Hannah Bowman, who gave the wonderful presentation about story structure (which I will never be able to think of again without seeing a backwards Nike symbol in my brain).

Michelle Witte, an agent I only got to hear from briefly during the slush pile panel, but who gave some great advice on both my pages and some of the others. It made me wish I could have heard from her more. She liked my first page (hooray!) and also commented on two vague moments that I really did need to fix. Oh, also, I laughed when she said that she was sick of heroines with auburn hair and green eyes. Fortunately, my heroine has just plain brown hair and dark brown eyes (modeled after my daughter’s eyes—gorgeous!). So that’s a relief. :)

Angie Schilaty: One of the many lovely unpublished folk I met at the conference. She was so fun to talk to, and I’m looking forward to exchanging some pages and determining if we could start forming an online writing critique group. Again, I’ll have to dig through my business cards to find her email address. And I hope I spelled her name right! (I really would check these things, except that I’m on vacation and therefore away from all my useful conference-related papers.)

Janette Rallison, who writes some of my favorite excruciatingly embarrassing fluffy young adult romances. I have cringed my way through multiple scenes in almost every one of her books—cringing in a sympathetic way, I mean, for those poor characters who are living these embarrassing lives. Probably my all-time favorite is the performance of Westside Story in Fame, Glory, and Other Things on My To-DoList. I never really loved Westside Story (the music is great, but it’s Romeo and Juliet, so… no), but I would pay good money to see this particular performance. But that was a sidetrack. What I meant to say was that I got to have a fangirl moment of getting her book signed and acting like a ditzy teenager in the presence of a movie star. At least it wasn’t as bad as that time I met Shannon Hale and said (brilliantly), “You’re Shannon Hale!” with my mouth hanging open stupidly.

Julie Wright: This woman had to have been in drama at some point. Her presentation about fantasy writing was energetic and funny and filled with life and a sense of comedy that not all authors have (certainly not me, at this point, as I drag you into word 1500 of this exceptionally long blog post). Plus, she has awesome hair. After her presentation, I immediately felt the need to go buy one of her books just to stay near her awesomeness for a little longer. I probably would have offered to have sleepovers and braid her hair and talk about boys we had crushes on too, but that seemed a little overboard.

Anyway, later I got to talk fairy tales with her and Betsy Schow (see below), and I found that she was just as delightful in person as in presentation. She was gracious and interesting and totally an author you want to meet. She gave me some excellent advice too (I love all these authors who are so willing to share their smarts!). I’m looking forward to reading her book soon. It’s on the stack….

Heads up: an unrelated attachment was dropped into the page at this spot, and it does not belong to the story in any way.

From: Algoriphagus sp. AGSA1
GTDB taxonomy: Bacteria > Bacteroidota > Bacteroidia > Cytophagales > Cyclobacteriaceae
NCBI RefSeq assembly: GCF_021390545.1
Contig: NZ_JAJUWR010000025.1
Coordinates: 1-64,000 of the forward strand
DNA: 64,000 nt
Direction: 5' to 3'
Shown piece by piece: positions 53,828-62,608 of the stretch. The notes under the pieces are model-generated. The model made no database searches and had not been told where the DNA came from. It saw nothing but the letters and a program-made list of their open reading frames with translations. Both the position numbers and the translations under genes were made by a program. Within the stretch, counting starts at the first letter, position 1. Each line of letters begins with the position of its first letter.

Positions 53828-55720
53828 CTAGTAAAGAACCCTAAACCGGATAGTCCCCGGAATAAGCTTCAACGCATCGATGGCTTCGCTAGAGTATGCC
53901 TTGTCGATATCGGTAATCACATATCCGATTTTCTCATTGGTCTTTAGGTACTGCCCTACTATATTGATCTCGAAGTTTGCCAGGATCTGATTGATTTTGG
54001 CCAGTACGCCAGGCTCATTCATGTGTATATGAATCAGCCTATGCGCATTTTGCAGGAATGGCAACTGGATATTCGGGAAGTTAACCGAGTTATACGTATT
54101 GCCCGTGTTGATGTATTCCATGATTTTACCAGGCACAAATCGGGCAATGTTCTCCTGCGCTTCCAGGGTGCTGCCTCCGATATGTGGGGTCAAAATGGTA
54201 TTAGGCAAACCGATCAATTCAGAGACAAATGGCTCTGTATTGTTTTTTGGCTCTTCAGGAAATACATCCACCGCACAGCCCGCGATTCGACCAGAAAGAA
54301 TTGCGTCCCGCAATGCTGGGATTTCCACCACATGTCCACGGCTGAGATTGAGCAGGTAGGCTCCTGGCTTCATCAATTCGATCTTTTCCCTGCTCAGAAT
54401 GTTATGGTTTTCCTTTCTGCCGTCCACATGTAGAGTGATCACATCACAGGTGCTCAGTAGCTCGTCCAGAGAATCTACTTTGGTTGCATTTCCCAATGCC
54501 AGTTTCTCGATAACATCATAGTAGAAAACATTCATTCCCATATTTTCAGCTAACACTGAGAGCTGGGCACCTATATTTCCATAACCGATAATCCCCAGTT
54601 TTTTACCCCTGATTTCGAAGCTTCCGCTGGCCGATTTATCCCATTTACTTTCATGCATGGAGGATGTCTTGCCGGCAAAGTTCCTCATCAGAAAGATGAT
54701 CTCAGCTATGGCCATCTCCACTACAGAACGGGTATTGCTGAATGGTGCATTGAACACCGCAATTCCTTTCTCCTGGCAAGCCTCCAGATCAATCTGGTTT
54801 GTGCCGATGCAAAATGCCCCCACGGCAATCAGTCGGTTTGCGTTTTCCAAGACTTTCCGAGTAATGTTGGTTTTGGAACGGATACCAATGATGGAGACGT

Betsy Schow was like the funny, quirky, awesome pixie best friend every girl should have. She just radiated glowy, dryly humorous energy. She and Julie Wright were sitting next to each other at the author signing, and it couldn’t have been better for me. I first learned about Betsy through a site where I entered a personal essay into a contest, and then I suddenly got to meet and chat with her. What a nifty world we live in! Betsy and her book, Finished Being Fat, were featured on Good Morning, America! a while back, so doesn’t that just make us all feel cool? Aside from her overall brilliance and charm and good advice, I love her philosophy of finishing things. Sigh. That is part of why I am finally getting around to finishing this blog post, despite its lack of charm and its horrendous length.

Christy and Devon Dorrity, a husband/wife duo who took an incredible amount of time to talk to me about indie publishing and the pros/cons. Christy’s first book is out soon, and Devon did the graphic design for its shiny cover, including the photography and everything. Neat! They gave some excellent advice about conferences as well, and Devon wrote a great tribute to Howard Tayler’s bald head earlier in the day. These were people who were genuinely excited about their craft and excited about sharing their knowledge and experience with others.


Looking over this list, you might think that I am exaggerating. Not everyone could possibly have been as charming and funny and marvelous as I’m making them out to be here. You would be wrong. Not only were they this lovely, some of them were even more so. And I’m certain I’ve missed some who really deserve to be mentioned, like LaChelle Hansen in my publication primer class, whose book I really hope I get to read someday. Or that one guy whose name I can’t remember now who really wanted to hear my pitch and gave me some feedback on shortening it. Or my sister K-onna Mason, who let me sleep on her couch and eat her food. Honestly, I never knew there could be such a concentrated group of lovely people in one place at one time. I’m sure there were curmudgeons, but I didn’t run into them (well, not many). Tragically, however, I have run out of adjectives to appropriately describe all of these people, and that’s why you’re getting the same adjectives over and over. Oh, also because at the rate I’ve been going with this post, if I try to edit it nicely it will be another month or two before I finish.

So there you have it. To sum up: Good, exhausting, fun, educational, invigorating, motivational. Shiny (not unlike Howard Tayler).